Two weeks ago, I was on my way to visit beautiful Israel, where my book, Pinnacle Lust, takes place. As I looked across the city’s rooftops from the airplane window, the sight took my breath away—the place where my character, Sharon Lapidot, fell in love and had an illicit affair with Dr. Sloan.
Romanticizing Tel-Aviv and Sharon and Sloan’s love affair was easy—however, the writing process wasn’t always that straightforward and simple. As I reflected on the joys of being a published author, I was also reminded of the struggles of getting to that point.
The writing of Pinnacle Lust was not without its roadblocks. Needing to assemble my scenes in the proper order was time-consuming and often slowed my writing to a halt. Remembering the layout of the streets of Tel-Aviv was another hurdle, one that I often overcame with the help of Google Maps. And the last one—and often the one that most authors can agree on as the worst: writer’s block.
I suffered my fair share of writer’s block when writing my debut novel. I knew where I wanted the overall plot to go, but when it came to figuring out a way to get there, there were times when my brain froze and my typing followed suit. So how did I get around it? I have two go-to methods that work every time.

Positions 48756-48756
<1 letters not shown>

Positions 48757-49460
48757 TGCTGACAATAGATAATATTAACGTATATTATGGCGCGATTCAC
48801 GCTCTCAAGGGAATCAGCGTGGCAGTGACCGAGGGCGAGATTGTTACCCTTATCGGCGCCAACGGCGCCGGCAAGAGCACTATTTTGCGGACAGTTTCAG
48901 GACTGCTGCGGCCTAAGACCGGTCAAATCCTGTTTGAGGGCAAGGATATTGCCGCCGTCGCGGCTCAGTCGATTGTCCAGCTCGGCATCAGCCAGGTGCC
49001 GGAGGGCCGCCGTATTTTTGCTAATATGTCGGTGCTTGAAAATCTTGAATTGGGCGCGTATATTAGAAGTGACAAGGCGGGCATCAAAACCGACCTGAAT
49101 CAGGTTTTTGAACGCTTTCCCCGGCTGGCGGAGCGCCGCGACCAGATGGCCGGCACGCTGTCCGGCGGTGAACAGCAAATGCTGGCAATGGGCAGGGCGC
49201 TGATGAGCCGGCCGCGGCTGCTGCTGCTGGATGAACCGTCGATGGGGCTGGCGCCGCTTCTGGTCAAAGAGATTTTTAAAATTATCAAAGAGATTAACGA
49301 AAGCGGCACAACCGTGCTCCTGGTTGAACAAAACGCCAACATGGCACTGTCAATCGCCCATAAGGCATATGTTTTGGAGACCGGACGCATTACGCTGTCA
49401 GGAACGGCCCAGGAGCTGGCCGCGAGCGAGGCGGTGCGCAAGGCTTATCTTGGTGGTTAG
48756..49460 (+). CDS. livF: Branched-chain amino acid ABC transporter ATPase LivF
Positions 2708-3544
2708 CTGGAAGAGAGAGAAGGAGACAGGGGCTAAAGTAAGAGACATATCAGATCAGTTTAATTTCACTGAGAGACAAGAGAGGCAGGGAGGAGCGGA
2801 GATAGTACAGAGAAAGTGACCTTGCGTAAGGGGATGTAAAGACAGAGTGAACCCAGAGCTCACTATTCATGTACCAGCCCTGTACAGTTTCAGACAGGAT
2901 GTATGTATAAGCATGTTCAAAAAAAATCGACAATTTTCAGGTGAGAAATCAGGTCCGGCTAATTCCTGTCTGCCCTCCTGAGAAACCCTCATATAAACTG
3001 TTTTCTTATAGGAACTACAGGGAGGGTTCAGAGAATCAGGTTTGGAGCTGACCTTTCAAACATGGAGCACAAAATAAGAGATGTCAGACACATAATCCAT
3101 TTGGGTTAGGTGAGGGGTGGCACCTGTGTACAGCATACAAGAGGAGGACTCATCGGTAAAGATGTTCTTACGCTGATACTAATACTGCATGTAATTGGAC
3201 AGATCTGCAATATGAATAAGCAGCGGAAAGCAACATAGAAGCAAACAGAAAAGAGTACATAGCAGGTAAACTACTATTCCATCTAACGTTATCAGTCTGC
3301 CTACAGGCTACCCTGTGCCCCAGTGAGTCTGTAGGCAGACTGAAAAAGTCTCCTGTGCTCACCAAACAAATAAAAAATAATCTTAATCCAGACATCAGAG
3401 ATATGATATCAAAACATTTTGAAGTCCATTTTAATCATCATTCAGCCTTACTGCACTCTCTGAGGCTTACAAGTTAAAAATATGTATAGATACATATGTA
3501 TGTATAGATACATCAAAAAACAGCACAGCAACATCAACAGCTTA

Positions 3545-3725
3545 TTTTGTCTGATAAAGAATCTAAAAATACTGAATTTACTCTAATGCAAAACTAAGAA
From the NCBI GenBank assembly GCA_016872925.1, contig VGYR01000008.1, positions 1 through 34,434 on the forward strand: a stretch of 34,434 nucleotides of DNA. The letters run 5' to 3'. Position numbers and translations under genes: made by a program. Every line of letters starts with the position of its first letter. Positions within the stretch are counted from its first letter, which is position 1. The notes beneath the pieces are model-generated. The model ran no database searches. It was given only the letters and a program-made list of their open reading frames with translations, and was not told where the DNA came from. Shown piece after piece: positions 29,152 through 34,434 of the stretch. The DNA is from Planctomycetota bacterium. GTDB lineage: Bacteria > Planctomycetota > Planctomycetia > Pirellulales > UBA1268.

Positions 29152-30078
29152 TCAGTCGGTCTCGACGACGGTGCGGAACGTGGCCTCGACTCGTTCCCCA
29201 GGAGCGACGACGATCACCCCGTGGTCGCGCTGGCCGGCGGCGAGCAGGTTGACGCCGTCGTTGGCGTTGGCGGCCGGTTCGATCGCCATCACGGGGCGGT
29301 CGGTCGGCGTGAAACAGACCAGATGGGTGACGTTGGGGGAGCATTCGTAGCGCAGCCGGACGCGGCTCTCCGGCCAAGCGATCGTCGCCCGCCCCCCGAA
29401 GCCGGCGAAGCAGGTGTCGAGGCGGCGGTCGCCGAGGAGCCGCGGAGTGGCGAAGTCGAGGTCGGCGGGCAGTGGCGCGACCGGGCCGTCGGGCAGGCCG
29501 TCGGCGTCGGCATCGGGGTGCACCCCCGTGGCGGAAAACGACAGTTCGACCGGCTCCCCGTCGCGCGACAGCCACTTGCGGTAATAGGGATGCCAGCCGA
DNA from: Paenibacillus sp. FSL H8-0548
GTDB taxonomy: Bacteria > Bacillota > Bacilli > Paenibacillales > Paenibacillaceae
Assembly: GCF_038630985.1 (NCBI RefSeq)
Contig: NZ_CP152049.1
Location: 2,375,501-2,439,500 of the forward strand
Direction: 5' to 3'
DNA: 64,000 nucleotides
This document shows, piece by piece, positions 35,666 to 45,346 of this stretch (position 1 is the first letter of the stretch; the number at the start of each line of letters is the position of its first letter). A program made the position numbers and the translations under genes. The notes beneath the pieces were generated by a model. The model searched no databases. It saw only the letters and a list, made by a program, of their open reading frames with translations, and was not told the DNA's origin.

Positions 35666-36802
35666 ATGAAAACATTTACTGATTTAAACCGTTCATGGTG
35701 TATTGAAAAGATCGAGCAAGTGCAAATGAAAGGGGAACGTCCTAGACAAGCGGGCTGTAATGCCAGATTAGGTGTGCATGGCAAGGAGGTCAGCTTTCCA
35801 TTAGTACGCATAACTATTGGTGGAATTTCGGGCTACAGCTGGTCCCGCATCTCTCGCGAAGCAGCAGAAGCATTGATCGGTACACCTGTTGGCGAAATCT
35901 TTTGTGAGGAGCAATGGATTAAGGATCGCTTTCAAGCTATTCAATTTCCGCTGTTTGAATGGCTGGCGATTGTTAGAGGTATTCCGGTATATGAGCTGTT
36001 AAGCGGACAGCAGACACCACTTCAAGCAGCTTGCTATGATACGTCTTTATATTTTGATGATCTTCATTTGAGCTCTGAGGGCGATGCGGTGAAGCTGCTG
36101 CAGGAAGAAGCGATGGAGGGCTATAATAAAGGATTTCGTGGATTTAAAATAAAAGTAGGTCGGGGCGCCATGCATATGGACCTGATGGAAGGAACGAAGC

If I’m sitting at my keyboard at a complete standstill, I sign off for the day. No sense sitting unproductively. Instead, I take the time I would have spent writing to take a long walk and mull things over. Often I find that the simplest things like getting blood flowing can open creative doors I didn’t know I had!
Sometimes, the opposite is true. One of my favorite tactics is to relax in my recliner, close my eyes, and visualize where I’m at in the story, replay the most recent scenes, and let my subconscious make the connections between where my characters are now and where they need to be.
I’ve found that I most often experience writer’s block when I’m caught up on small details. Is what I’m writing clear? Will my readers understand and enjoy my book? The bottom line? Who cares—you (or your editor) can deal with that at another time. Once I throw those concerns out the window and simply write, the ideas and words flow into my brain and onto the page.